Researchers at Boston University School of Medicine (BUSM) conducted a telephone survey with 2,306 women over the age of 40 who underwent mammography within the past two years and heard the term "breast density."
A total of 57% of the sample cohort recalled receiving personal breast density information after their mammogram, and 39% of women said they discussed breast density with their providers.
Women living in states with notification laws were 1.5 times more likely to say they received density information and 1.75 times more likely to say they discussed density with their providers than those living in states without notification laws.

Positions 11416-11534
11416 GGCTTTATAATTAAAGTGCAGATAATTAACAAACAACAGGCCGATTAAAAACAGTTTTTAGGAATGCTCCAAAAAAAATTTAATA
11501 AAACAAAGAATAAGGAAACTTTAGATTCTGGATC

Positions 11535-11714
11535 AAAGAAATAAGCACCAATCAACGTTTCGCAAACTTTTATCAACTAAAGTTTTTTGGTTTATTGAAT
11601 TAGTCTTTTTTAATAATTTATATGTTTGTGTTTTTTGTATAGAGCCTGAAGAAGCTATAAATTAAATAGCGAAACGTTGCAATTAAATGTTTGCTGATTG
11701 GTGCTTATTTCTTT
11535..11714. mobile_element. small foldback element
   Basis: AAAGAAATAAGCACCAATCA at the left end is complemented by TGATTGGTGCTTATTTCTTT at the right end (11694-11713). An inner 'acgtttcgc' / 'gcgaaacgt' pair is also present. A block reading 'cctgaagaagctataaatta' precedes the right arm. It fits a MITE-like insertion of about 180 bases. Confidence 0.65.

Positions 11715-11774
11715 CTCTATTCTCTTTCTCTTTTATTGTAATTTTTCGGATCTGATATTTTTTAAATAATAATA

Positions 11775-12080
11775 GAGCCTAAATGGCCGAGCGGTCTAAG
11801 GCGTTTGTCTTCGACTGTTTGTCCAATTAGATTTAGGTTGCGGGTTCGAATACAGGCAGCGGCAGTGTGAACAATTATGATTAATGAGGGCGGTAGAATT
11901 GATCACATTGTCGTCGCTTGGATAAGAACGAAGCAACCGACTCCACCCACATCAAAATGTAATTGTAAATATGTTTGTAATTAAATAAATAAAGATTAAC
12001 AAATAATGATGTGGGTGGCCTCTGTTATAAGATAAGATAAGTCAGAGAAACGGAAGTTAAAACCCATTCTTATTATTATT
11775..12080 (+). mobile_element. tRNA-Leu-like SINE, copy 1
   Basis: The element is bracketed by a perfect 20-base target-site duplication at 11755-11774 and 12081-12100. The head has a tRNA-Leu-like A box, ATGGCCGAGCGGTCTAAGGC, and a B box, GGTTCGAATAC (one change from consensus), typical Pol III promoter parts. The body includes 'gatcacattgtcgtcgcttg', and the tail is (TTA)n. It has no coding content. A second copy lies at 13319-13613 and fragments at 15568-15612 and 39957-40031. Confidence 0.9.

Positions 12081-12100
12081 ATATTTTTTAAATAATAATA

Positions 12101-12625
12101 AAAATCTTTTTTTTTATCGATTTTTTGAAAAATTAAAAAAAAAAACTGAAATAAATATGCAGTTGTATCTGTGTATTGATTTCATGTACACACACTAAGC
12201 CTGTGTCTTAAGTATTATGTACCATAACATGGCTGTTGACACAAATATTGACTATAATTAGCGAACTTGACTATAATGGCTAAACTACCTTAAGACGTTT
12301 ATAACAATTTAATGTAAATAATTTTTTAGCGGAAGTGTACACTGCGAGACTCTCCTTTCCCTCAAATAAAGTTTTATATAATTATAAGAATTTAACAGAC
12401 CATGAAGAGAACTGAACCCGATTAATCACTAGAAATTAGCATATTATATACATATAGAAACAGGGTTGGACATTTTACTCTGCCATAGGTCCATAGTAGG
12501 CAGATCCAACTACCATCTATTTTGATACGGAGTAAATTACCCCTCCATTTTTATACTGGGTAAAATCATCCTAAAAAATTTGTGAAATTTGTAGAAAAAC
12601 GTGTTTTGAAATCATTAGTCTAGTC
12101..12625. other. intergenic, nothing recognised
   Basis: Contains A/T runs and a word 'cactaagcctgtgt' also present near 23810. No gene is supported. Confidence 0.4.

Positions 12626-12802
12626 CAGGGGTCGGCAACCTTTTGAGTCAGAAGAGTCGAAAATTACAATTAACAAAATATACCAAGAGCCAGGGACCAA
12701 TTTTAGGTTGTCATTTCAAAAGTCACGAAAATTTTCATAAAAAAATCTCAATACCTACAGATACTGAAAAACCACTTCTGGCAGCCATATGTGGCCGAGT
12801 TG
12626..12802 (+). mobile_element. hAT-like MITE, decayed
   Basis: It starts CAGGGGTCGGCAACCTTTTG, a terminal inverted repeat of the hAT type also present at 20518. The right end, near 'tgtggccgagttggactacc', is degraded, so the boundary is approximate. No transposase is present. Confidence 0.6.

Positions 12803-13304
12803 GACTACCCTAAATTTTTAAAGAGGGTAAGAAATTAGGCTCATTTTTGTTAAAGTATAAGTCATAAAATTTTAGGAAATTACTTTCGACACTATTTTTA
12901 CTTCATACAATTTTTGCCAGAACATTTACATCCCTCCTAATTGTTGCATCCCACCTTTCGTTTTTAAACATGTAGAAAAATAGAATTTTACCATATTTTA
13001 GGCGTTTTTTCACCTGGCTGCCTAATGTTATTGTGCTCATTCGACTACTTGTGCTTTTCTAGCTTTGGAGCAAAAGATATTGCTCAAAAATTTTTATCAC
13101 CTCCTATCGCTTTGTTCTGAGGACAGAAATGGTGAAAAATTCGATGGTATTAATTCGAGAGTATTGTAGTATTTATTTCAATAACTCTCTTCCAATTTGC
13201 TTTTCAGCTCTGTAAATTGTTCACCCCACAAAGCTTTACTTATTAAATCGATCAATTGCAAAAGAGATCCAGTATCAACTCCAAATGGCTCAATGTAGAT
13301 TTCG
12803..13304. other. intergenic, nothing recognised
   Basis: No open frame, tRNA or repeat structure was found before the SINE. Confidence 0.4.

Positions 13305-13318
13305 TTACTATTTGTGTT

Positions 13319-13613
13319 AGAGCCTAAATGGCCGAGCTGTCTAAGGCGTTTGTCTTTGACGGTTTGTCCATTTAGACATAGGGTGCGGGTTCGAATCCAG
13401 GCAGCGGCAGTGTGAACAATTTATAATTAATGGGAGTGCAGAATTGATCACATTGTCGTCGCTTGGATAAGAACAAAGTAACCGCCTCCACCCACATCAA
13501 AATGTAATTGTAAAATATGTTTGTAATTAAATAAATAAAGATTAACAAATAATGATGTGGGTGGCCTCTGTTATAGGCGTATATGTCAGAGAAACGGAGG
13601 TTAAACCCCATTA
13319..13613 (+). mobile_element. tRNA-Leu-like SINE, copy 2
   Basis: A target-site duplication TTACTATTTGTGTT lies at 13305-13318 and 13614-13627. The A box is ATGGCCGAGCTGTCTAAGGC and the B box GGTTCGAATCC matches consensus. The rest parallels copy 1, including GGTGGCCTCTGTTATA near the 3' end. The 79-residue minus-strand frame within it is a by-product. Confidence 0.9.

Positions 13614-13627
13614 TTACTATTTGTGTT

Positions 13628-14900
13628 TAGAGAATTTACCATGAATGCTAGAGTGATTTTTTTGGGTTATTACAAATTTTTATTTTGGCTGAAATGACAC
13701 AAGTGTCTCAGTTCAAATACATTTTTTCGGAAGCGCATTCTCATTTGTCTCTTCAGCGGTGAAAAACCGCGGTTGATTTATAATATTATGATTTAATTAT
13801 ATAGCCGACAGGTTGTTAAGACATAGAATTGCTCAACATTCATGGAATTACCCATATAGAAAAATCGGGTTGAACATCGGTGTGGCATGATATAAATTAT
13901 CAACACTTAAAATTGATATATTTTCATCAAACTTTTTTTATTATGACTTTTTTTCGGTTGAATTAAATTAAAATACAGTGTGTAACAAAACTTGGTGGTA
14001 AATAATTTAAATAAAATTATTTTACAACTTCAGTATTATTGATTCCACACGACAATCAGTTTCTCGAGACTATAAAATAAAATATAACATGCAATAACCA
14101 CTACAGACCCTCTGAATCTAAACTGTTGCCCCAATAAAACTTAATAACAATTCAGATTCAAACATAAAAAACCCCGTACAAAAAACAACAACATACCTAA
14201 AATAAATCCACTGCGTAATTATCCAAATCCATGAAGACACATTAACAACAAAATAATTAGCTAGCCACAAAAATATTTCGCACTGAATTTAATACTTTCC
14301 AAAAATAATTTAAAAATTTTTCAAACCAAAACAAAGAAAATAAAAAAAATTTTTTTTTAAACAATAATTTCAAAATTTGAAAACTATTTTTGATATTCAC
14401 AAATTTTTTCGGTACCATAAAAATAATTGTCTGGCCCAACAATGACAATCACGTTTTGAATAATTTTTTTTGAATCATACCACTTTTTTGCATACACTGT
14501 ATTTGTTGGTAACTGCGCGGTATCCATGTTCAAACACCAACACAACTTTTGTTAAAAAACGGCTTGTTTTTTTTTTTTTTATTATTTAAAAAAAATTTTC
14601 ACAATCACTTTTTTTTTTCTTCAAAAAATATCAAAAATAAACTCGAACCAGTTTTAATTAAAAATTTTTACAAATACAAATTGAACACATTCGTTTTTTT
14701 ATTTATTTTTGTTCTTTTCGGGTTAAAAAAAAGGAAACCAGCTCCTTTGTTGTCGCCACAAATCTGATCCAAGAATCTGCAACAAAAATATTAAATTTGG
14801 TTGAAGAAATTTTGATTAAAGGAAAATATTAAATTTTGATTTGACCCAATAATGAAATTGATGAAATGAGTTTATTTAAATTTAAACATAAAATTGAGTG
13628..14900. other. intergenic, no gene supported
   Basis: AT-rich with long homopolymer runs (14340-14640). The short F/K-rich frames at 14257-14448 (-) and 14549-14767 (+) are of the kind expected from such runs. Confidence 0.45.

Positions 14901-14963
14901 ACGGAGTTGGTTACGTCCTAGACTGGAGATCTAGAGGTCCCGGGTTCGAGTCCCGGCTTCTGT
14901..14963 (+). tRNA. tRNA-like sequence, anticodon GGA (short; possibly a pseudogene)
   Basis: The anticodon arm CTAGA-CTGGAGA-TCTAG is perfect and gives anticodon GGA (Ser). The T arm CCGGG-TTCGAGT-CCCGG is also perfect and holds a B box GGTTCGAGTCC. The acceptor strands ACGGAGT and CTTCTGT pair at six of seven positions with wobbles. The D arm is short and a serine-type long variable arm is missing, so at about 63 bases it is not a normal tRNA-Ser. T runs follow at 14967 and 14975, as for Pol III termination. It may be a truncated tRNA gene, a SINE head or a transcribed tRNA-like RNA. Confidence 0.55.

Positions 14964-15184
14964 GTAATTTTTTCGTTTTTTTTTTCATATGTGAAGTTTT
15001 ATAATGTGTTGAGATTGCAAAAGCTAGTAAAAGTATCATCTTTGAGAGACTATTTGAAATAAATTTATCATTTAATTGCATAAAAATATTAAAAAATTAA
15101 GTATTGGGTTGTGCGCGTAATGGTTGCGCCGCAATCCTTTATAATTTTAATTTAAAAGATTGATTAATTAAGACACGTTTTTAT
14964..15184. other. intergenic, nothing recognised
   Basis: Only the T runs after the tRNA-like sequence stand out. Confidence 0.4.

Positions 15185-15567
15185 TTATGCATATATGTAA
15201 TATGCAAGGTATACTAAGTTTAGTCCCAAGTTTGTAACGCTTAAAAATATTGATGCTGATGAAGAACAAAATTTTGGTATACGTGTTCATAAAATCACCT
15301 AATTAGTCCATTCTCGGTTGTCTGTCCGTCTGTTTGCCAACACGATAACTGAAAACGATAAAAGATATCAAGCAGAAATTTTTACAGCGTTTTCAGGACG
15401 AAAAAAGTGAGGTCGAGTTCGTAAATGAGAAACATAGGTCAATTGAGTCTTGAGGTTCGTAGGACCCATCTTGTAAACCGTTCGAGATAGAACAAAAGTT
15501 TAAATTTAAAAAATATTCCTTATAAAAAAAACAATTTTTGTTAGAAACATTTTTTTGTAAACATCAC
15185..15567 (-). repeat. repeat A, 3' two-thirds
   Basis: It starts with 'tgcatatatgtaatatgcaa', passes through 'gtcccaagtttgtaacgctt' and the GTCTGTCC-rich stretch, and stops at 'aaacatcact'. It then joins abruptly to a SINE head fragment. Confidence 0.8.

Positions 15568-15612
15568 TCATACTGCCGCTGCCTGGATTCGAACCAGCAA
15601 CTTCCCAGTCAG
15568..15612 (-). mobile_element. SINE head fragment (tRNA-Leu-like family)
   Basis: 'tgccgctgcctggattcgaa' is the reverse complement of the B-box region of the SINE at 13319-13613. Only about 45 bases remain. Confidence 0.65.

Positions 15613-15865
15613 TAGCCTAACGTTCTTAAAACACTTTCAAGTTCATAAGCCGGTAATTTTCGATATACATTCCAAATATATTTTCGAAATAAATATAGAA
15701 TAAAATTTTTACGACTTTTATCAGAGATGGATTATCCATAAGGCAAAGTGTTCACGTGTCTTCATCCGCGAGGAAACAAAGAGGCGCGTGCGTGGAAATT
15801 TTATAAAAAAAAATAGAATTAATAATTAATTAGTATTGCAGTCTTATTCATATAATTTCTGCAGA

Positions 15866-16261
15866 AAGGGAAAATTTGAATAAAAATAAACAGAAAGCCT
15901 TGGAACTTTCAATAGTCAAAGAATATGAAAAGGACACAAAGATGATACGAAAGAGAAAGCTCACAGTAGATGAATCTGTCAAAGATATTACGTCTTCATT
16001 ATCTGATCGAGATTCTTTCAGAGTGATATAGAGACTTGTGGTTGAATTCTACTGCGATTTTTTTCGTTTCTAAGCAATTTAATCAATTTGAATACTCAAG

However, the results were not uniform. Older Black and Asian women in lower income brackets and with lower health literacy rates were less likely to receive density information. Furthermore, older and Asian women were less likely to have spoken with their providers.
In contrast, women with a high health literacy rate as well as those with a previous biopsy were more likely to have spoken with their providers. The study did not include women diagnosed with breast cancer.
"These findings suggest that 'one size does not fit all' when breast density information is conveyed and suggests that the message or the mode of dissemination may need to be tailored for different populations to achieve knowledge equity," stated corresponding author Nancy Kressin, PhD, a researcher and professor of medicine at BUSM.
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